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Re: st: cascading dummies


From   Nick Cox <njcoxstata@gmail.com>
To   statalist@hsphsun2.harvard.edu
Subject   Re: st: cascading dummies
Date   Mon, 1 Oct 2012 20:15:50 +0100

As Richard said, Stata can tell you:

. findit cascade

STB-6   srd11 . . . . . . . . . Generating ordered "cascading" dummy variables
        (help cascade if installed) . . . . . . . . . . . . . . . R. Goldstein
        3/92    pp.19--22; STB Reprints Vol 1, pp.190--194
        add a set of new dummy variables that are cascading; that is,
        0/1 variables are created where a 1 is given if the case has
        the value <= value of lowest category

Accessible at http://www.stata.com/products/stb/journals/stb6.pdf

Nick

On Mon, Oct 1, 2012 at 7:59 PM, Shikha Sinha <shikha.sinha414@gmail.com> wrote:
> Thanks Richard!
>
> very helpful. What is the full reference of STB article, I am unable to find it.

On Mon, Oct 1, 2012 at 11:39 AM, Richard Goldstein
> <richgold@ix.netcom.com> wrote:

>> neither is wrong or right -- they answer slightly different questions; A
>> asks for each dummy whether, and by how, much it is different from the
>> reference group (you do realize that you should only include 4 of the
>> dummies, right?); B asks whether each differs from the preceding level
>>
>> you can -findit cascade- to find a program I wrote to implement
>> cascading dummies; the help file, and even more the STB article,
>> discusses the differences; note that you can obtain the answer to either
>> question by following up the original method of forming the variables
>> with the appropriate -test- command(s)

On 10/1/12 2:31 PM, Shikha Sinha wrote:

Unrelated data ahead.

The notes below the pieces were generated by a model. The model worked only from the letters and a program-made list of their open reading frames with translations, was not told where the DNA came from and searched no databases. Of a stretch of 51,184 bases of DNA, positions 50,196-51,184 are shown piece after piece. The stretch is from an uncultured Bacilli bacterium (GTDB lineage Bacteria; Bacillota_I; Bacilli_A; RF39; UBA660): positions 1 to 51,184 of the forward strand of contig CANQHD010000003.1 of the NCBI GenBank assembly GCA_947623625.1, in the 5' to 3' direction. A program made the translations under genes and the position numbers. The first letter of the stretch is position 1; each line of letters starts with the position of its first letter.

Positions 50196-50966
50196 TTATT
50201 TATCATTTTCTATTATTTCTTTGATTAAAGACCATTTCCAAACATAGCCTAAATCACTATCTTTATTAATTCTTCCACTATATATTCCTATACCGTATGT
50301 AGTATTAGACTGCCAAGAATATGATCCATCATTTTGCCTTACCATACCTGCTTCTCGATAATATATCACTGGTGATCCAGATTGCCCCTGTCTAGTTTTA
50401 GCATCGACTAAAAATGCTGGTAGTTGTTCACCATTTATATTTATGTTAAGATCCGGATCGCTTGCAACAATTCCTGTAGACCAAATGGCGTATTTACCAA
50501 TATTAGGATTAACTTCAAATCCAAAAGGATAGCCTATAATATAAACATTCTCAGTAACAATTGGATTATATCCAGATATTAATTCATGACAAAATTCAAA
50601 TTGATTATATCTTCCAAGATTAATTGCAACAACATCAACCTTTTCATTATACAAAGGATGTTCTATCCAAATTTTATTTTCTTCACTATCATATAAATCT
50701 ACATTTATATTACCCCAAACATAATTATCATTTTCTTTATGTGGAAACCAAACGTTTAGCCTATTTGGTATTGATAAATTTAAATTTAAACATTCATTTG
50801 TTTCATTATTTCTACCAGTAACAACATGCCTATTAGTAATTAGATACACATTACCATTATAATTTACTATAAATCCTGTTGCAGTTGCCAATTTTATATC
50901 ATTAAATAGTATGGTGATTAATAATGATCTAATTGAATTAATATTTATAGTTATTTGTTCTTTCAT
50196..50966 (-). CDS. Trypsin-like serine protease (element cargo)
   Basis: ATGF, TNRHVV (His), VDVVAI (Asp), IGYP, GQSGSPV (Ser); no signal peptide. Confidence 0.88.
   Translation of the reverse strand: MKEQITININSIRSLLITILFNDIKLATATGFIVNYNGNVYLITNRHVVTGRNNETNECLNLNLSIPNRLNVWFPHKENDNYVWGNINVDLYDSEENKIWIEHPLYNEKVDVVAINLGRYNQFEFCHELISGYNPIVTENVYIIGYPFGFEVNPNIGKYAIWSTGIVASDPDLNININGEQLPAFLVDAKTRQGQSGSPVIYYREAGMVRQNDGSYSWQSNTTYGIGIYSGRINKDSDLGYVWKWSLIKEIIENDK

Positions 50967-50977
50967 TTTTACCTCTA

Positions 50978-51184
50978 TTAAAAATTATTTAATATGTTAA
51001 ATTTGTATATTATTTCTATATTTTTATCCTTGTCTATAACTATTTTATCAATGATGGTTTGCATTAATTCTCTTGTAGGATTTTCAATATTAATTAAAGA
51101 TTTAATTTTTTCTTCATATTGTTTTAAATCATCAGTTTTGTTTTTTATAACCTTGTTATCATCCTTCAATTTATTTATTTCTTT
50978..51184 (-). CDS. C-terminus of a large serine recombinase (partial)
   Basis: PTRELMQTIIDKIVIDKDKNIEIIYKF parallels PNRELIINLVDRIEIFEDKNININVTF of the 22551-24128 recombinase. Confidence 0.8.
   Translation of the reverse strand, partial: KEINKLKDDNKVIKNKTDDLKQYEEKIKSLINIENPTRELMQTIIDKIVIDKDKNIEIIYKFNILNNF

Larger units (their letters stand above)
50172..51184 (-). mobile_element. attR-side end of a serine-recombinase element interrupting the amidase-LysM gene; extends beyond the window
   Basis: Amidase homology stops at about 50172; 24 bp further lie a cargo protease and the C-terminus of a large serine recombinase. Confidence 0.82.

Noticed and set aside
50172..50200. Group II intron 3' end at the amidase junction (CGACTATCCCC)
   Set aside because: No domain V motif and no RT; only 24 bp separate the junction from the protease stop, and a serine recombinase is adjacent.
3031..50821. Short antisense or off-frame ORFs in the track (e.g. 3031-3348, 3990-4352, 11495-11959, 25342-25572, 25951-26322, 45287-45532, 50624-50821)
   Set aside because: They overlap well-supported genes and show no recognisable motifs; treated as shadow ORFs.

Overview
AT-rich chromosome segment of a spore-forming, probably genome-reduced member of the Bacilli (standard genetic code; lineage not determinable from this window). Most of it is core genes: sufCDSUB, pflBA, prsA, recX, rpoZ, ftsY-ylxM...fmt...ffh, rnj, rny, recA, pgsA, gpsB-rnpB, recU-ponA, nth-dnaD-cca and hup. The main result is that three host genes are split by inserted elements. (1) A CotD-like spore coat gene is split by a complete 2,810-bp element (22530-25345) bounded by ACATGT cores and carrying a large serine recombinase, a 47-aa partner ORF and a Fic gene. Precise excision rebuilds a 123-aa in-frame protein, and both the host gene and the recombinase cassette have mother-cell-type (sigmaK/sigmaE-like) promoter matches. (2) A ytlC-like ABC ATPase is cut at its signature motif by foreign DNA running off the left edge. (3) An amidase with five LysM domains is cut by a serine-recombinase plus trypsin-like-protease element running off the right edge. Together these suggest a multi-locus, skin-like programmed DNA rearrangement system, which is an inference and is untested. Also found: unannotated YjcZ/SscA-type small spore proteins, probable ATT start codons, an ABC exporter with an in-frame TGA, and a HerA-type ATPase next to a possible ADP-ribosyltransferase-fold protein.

>>> Recently, I came across a new way of creating dummies and I wonder
>>> what the group thinks about this form.
>>>
>>> The independent variable X is coded as 1- very poor, and 5 as very
>>> rich. I want to estimate the effect by wealth quintile. I created the
>>> dummy the following ways, but I was told that this is wrong (A is
>>> wrong). The correct way to construct dummy is B and is called
>>> cascading dummies. I have never come across this before and would
>>> appreciate if you could shed light on the difference between the two
>>> and which is the correct way of creating dummies.
>>>
>>> A:
>>> id    Y       X1 (scale of 1-5),      dum1    dum2    dum3    dum4    dum5
>>> 1     100     5       0       0       0       0       1
>>> 2     200     4       0       0       0       1       0
>>> 3     300     3       0       0       1       0       0
>>> 4     239     2       0       1       0       0       0
>>> 5     345     1       1       0       0       0       0
>>>
>>>
>>> B:
>>> id    Y       X1 (scale of 1-5),      dum1    dum2    dum3    dum4    dum5
>>> 1     100     5       1       1       1       1       1
>>> 2     200     4       1       1       1       1       0
>>> 3     300     3       1       1       1       0       0
>>> 4     239     2       1       1       0       0       0
>>> 5     345     1       1       0       0       0       0
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